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Re: back to pteros

> <And with regards to pterosaurs, I bow to Luis Chiappe who says (and
> illustrates):
>  "This specimen is indistinguishable from both juvenile and mature specimens 
> of
> Pterodaustro ? with its long, slender snout and evidence of filament-like
> mandibular dentition.">
>   This is good for *Pterodaustro* and, as identified, shows exception to a
> rule. Show me prevalence of a "non-rule" in other vert groups aside from a
> pterosaur or two? Note that several exceptional animals with long snouts such
> as gharials and cranes have short snouts as juveniles. Chiappe's subjective
> decision in indistinguishability is, as has been stated before, largely
> unquantified. This doesn't invalidate "juvenile features" as has been noted
> before. Prove me wrong by invalidating the features I noted.

The first ptero egg turned out to be an anurognathid. You're not going to get
additional rostrum shortening in this clade, so it's rostrum is as short as 
of other anurognathids. The second Chinese ptero egg belongs to a basalmost
ornithocheirid still retaining some cycnorhamphid characters (long legs, for
instance).  You can see my take on it at:


Note that the rostrum shows no shortening whatsoever.

Your examples of gharials and cranes unfortunately slipped back into archosaurs,
which are born cuter than most, as noted earlier.

Chiappe's decision might have been subjective ( personally, I think he measured
everything that could be measured), but I measured it and made side-by-side
comparisons ? and in this case, the good doctor's judgement was spot on.

>   Incidentally, the *Massospondylus* embryos look rather like lizards to me,
> with not exceptionally short but deep snouts, and actually remind me of "Baby
> Louie", proposed as a therizinosauroid. This is in contrast to the Auca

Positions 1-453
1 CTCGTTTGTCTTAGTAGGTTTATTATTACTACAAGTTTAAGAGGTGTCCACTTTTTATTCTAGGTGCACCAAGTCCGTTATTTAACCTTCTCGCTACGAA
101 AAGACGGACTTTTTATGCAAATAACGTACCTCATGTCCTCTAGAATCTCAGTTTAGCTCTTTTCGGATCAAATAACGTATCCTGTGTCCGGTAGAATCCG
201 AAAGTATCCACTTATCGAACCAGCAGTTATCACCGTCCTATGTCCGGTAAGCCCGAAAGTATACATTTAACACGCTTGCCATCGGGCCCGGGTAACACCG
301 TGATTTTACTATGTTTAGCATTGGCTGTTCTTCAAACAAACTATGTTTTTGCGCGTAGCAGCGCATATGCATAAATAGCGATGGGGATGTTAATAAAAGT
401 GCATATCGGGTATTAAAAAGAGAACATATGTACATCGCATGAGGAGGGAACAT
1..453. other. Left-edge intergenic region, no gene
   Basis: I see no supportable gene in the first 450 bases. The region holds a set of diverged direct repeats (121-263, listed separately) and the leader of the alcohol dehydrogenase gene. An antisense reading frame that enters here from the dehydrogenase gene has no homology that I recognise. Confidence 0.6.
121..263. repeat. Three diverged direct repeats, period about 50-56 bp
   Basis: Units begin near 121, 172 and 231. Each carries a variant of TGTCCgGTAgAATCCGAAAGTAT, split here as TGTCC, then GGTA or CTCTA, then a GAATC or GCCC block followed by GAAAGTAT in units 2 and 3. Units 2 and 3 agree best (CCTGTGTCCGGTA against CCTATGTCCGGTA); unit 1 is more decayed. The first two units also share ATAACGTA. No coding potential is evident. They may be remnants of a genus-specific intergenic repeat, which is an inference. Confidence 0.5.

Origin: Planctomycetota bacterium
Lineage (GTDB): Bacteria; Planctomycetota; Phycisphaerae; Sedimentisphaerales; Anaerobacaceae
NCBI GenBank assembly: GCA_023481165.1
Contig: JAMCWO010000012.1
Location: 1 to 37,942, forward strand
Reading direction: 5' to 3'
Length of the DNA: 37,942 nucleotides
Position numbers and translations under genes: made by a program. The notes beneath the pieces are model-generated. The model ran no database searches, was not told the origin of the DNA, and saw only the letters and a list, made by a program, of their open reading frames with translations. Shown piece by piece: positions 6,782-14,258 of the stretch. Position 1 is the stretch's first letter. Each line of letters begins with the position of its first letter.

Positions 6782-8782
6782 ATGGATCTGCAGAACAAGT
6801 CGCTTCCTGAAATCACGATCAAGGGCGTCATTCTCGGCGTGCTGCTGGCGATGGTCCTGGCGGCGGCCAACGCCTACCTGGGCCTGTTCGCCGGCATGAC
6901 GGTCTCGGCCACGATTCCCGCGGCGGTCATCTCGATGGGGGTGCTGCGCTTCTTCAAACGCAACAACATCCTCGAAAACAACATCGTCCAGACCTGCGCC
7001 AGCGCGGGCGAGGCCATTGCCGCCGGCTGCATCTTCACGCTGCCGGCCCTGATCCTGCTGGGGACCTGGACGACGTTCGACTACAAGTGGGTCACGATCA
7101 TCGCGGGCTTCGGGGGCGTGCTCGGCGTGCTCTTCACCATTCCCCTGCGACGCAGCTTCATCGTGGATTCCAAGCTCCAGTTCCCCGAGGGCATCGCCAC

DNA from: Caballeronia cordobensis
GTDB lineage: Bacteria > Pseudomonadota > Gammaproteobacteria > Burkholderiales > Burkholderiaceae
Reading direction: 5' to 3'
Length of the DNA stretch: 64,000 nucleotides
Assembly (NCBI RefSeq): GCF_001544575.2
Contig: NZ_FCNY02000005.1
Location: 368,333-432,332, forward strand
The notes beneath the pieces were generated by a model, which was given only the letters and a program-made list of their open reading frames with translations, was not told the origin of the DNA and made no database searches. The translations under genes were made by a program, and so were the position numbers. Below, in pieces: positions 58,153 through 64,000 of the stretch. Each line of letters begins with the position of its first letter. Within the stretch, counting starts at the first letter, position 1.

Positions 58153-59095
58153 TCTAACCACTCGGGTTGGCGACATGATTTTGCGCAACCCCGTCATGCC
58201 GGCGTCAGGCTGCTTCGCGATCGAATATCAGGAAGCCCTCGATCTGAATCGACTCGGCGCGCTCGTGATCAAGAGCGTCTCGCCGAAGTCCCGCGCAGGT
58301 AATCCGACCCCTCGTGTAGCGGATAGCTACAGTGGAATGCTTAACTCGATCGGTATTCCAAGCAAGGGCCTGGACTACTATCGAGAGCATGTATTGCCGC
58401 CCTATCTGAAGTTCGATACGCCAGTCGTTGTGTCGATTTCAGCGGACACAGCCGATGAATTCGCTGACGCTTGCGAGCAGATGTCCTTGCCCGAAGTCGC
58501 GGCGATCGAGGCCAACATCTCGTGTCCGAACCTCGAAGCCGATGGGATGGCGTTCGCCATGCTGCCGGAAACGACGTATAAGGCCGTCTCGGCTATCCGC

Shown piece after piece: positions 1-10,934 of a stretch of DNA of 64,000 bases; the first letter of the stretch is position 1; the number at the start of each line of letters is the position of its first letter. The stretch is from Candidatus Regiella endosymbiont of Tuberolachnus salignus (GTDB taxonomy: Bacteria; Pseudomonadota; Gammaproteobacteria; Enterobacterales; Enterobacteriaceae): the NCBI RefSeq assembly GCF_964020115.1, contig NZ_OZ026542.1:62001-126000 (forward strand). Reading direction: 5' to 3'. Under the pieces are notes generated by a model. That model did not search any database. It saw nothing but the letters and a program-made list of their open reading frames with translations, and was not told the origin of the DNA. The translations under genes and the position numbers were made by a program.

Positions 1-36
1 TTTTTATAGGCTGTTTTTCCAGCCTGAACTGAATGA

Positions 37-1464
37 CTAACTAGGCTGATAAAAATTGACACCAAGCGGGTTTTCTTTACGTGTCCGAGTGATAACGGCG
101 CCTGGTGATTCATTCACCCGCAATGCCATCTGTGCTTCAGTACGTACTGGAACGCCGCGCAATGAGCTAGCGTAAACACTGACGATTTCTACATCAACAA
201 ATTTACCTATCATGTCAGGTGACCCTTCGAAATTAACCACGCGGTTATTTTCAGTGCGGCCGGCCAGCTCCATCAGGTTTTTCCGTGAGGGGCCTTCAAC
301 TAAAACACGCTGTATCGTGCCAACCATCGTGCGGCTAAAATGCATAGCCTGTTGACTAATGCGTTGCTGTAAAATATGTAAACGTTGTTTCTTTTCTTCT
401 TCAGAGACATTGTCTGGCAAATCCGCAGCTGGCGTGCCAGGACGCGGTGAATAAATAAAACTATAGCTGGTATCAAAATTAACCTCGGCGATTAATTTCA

> Mahuevo
> sauropod snouts or embryonic birds, but since the sauropod skulls show clear
> lachrymal and jugal anatomy of adults, there is differentiation from
> homogeneity among sauropodomorphan embryos. The more triangular skulls of
> theropod embryos and the curve-snouted croc embryos are in stark contrast in
> archosaurs.
>   Cheers,
> Jaime A. Headden

It would help, Jaime, if you indicated what sort of lizards  they rather look

; - )

with regard to David Marjanovic's entreaties to find examples where the 
method works better than microscopic observations, I can think of only  a one
example where that has been tested by others

1. The original Langobardisaurus paper by Silvio Renesto described a complete
skeleton with a skull and cervical series preserved beneath the rib cage. The
reconstruction showed a rather low skull with Macrocnemus proportions. My 
of a photo indicated a large, short-snouted, giant orbit (rather juvenile in all
aspects!) skull that subsequently was validated by the third Langobardisaurus
specimen with a skull out in the open.

Other observations, such as the posterior of Longisquama, the forelimbs of
Sharovipteryx, the narrow chord wing on Sordes, the palate of Jeholopterus, the
sclerotic ring that turned out to be a premaxilla in Tischlinger's tiny
anurognathus and the like, have yet to be considered by others in print ? one 
or the other. Private requests to demonstrate alternate reconstructions and
phylogenies based on same have all gone unanswered ? but you can't blame them if
there's nothing there!

; - )

David Peters
St. Louis